Bicycle Touring: Is it for you? Part II

This two-part article on bicycle touring was written back in the 90s when I made several bike excursions with my wife Nancy (Ireland, Ecuador, Mexico and the California coast) and one solo trip to Las Vegas. While the technology has evolved somewhat, my philosophy on bicycle touring has not so the article below should suffer only minor edits from the original.

Multi-Day Supported Tours

One of the most popular examples of multi-day supported touring fun is RAGBRAI in Iowa. Each July the Des Moines Register sponsors the Register’s Annual Great Bike Ride Across Iowa (RAGBRAI) and it is always seven days of riding that starts at the Missouri river (Western border) and ends at the Mississippi river (Eastern border), crossing the state. It can be anywhere from 450 to 500 miles with options for more. Since there are 8,000 to 10,000 riders, this is not a ride for hermits or people intimidated by crowds. Just finding your duffel bag among several thousand others can be a challenging experience and you must do that at the end of each day’s ride. It is also not a ride for any weak-willed person on a strict diet. RAGBRAI draws enterprising citizens and community groups from near and far to sell anything edible along the route. Seldom is a rider out of sight of at least one card table piled with fruit and homemade baked goods (at reasonable prices) and in the towns the streets are often lined with vendors.

Many states have week-long cross-state rides though none are quite as big as Iowa’s. In Texas, the distance would be a too challenging for most. Instead, we have had various iterations of multi-day tours such as the now defunct Texas Chainring Challenge loop ride in East Texas. That tour has devolved into a four-day event from a single town (Clarksville, TX) called The Gateway to Texas Get*A*Way near the Red River and Oklahoma.

Probably the shortest ride that bears any real resemblance to touring is the two-day MS-150 pledge ride for Multiple Sclerosis. Held around the country, these rides are usually 150 to 175 miles in length and include an overnight encampment with supper and breakfast provided. The annual Houston to Austin ride, in Texas, involves six-to-eight thousand cyclists.
The on-bike requirements of multi-day sagged touring aren’t much different from the one-day affair. There are sag vehicles to handle real problems, and there are rest stops with fruit and drink. A rack bag or handlebar bag comes in handy, though, since these rides frequently feature cafe lunch stops and quaint stores in little towns or even a “swim call” at a stream crossing or lake along the way. There may be need to carry a wallet, purse, jacket or emergency energy food on one of these rides and since the pace is usually more leisurely than a century ride, cameras get a lot more exercise, too.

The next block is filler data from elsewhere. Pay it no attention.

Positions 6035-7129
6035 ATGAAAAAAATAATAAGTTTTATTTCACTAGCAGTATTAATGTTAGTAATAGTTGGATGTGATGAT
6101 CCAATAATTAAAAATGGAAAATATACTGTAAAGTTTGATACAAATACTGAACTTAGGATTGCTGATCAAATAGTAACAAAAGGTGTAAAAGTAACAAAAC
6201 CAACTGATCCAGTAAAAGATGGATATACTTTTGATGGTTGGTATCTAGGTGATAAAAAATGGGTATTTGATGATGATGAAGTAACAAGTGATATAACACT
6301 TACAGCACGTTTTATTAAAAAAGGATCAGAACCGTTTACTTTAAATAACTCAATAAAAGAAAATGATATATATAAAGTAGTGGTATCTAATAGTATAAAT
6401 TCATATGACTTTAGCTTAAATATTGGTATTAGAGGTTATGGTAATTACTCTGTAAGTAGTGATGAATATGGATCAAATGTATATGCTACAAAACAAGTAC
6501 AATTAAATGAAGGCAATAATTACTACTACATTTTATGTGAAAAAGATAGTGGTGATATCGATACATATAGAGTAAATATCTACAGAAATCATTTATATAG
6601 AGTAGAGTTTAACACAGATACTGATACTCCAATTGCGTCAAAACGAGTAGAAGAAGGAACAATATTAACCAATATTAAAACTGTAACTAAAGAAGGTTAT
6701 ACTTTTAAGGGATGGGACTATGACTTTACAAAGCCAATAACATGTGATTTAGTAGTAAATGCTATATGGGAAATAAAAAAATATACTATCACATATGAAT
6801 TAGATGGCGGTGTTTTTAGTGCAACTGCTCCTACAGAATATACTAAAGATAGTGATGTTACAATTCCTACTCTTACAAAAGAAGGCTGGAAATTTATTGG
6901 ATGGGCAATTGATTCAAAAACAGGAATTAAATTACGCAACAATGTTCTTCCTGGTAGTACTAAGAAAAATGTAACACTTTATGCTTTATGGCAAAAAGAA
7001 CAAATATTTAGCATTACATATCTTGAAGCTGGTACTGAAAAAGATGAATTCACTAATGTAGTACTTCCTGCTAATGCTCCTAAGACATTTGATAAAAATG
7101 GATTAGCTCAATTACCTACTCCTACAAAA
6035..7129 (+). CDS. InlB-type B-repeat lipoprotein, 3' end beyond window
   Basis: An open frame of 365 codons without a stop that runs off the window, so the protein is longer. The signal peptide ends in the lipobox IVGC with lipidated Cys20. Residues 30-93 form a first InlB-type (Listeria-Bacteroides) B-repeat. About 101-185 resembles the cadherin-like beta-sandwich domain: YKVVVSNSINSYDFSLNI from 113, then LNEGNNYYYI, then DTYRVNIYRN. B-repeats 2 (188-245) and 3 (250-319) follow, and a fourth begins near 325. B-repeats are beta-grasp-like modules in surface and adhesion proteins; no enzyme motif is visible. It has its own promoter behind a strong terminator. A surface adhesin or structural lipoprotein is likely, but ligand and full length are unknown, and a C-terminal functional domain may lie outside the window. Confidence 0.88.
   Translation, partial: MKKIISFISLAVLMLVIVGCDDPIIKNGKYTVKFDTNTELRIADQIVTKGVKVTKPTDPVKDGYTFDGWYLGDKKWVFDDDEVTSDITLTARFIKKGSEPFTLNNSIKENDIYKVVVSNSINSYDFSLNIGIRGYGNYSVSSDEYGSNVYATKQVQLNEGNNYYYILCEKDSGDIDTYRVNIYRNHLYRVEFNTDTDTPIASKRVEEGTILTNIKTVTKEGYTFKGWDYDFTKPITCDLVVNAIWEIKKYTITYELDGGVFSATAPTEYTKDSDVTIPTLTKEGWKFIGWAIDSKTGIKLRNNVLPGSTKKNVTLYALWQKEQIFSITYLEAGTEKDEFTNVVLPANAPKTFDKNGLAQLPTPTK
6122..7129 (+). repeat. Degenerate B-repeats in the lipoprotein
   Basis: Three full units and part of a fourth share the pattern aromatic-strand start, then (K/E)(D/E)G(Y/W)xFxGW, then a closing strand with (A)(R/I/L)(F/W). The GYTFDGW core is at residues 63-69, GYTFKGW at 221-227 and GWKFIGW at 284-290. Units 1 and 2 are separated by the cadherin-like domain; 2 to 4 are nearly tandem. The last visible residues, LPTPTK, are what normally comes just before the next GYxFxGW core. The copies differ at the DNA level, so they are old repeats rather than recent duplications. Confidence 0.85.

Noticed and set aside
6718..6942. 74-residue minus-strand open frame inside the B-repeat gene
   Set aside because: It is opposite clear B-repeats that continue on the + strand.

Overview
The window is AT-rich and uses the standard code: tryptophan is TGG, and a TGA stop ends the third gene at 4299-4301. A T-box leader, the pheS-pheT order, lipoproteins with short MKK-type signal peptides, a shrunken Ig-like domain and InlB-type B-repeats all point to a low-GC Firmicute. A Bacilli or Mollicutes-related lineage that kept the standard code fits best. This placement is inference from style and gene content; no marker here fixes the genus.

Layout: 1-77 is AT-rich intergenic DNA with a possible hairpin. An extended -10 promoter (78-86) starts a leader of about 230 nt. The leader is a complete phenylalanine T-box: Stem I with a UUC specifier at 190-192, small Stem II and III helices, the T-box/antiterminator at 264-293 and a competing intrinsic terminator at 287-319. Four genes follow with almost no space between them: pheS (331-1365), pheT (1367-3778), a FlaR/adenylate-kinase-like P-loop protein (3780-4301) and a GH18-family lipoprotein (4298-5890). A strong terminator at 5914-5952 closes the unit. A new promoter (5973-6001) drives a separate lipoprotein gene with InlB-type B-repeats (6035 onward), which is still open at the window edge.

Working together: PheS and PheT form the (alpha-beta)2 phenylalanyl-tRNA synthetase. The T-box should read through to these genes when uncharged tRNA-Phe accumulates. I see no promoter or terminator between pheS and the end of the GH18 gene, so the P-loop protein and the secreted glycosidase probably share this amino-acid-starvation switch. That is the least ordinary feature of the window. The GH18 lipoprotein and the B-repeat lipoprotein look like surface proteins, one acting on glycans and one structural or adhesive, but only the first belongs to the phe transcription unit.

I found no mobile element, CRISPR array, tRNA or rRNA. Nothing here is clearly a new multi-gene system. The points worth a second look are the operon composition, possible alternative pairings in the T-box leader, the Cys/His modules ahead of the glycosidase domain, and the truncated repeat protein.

These multi-day “going someplace” tours usually allow each rider one duffel bag of camp equipment. Besides enough clothing for the duration, your bag should include: a tent and ground cloth (unless the camping is indoors), a tarp for covering one’s bicycle (always a nice touch), a folding camp stool or chair (for those who don’t like sitting on the ground), something to read (though there’s never any time to read it), a notebook or tablet for journal entries (or mileage figures for the more retentive) and any other items one might need over the next several days. Remember, of course, that the cyclist doesn’t carry this bag, the truck does.

All the rider must do is carry the bag to and from the truck each day. Hint: remove the cycle computer and any other fragile items from your handlebars and balance your duffel bag on your bike to walk it to and from the truck. Sagged tours seldom go on for much more than a week unless they are of the very expensive variety, and the larger the group, the less flexible the schedule. Anyone wanting to make an extended stop to smell the roses, rest an extra day in an interesting town, or try a different route, needs a different kind of touring, the unsupported kind.